There’s a strong desire towards achieving the ideal of a healthy, toned body. Low fat and fat-free sounds conscious and reasonable! Fat is on the list of bad things. Fat stands for hedonistic gluttony, irrationality, and heart attacks, for self-indulgence and indiscipline. Whenever possible, we avoid fat. Fat makes us fat.
And yet, we need fats! In some regards, purists are right – fat is connected to our sex hormones. Our liver can’t synthesize estrogens if there isn’t at least a five-millimeter layer of fat coating the abdominal area. Fat connects.
Fat combines the delicate flavors of herbs, adding seduction and turning them into symphonies for the taste buds. Many of the fleeting flavors in spices and herbs are only preserved in fat. Our body encases the nerves in a layer of fat as a precautionary protection. Fat strengthens our nerves! Our muscles are surrounded by fat to protect them from hypothermia and make them flexible. Fat insulates and protects.
Low-fat quark, reduced fat margarine, semi-fat, and diet products compete for our attention both in the organic food sector and in the supermarket. Light sounds good; something along the lines of enlightenment. It sounds sensible; conscious and economizing, a voluntary renouncement.
From a nutritional perspective, these types of products are senseless. Instead of the healthy fats we need in order to insulate nerve tissue, fat substitutes, sugar, binding agents, flavor agents, gelatin, and water are mixed into the products. A well-rounded nutriment such as good oil, which is rich in fatty acids that stimulate the metabolism and prevents cancer and nyctalopia, has become a chemically and genetically modified product. Our alarms bells should go off as soon as we see that a product is preservable. Preserved fats are altered to such an extent that they don’t oxidize. But in fact, that is precisely their metabolic function: fat is a free radical scavenger, a cleansing agent for the body!
Fats that aren’t responsive are also non-reactive and thereby deposited in the body. Our metabolism has no use for them and puts them aside. Instead of having less appetite, our body becomes more confused/irritated; it was made a promise that wasn’t kept! And so, as a precaution, it deposits the extra carbohydrates as endogenous fat! Studies have shown that people who prefer low-fat foods end up eating more because of the fact that they’re low fat. The recorded number of calories therefore is higher than that of those who consciously enjoy fat. Why do we let ourselves be fooled so easily?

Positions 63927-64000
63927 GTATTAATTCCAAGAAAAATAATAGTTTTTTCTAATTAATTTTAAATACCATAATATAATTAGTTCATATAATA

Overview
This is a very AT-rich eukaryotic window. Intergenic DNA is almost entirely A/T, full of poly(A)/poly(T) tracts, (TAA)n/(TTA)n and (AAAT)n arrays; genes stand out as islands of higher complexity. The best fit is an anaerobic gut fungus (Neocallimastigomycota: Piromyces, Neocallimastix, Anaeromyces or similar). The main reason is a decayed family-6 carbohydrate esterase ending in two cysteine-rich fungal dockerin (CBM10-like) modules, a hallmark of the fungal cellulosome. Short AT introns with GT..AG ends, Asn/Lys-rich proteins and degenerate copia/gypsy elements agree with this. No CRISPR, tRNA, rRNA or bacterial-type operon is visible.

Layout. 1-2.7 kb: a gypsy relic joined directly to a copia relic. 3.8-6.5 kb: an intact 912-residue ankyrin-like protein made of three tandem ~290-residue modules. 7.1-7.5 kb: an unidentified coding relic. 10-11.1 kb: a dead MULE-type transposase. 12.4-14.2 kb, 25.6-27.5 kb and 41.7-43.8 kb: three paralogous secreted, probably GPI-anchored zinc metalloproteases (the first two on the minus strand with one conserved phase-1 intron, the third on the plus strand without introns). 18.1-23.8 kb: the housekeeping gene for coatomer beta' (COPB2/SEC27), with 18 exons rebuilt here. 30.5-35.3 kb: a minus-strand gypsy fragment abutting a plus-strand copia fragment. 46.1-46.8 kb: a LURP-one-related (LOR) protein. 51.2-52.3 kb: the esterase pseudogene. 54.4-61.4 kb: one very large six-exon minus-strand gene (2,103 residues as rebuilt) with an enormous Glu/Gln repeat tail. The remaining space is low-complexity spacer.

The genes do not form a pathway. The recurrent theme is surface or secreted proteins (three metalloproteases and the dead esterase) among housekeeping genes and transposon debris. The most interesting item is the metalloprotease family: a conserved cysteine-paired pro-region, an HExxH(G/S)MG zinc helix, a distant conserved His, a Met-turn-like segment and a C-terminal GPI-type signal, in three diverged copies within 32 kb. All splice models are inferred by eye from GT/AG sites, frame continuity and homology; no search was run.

The fat trap in particular affects vegans. Many vegan foods are preserved and / or supplemented with fat substitutes. Almond milk, soymilk, coconut water, vegan schnitzel, margarine, tofu, vegan truffles, and pastries are all made with preservatives. What’s more, they’re packaged in plastic and aluminum foils, which detach the parabens through the fat content of the so-called protected products, only to then accumulate in the fat contained in the food. Preserved food is old and transformed – anything but fresh.
Margarine, another popular product, is produced with the help of chemical refining processes, traces of which remain contained in the fat. If the product is to also be made low fat, further preservatives are added, in order to remove the fungus and other organisms, which would otherwise thrive in the watery solution. (Preservatives are therefore substances that inhibit life.)
If this doesn’t happen, indigestible lubricants are added instead, which the intestine can’t absorb. These lubricants then stick around in our digestive system, like wax polish on a car, impeding the absorption of vitamins, particularly those that are fat-soluble, as they are now similarly stuck there.
No, I cannot welcome the notion of eating more of something of which less is absorbed! That would mean that I consume more than I need!
So how about I go back to enjoying more, because the taste unfolding on my tongue is natural and “identical to natural?” What if I could taste the summer, instead of the natural flavoring substances excreted by bacteria? What if my food unfolded creamily in my mouth, rather than stabilized? What if I became full from the abundance and not because I filled myself up with indigestible substances? That would heaven on earth! Let’s celebrate the senses!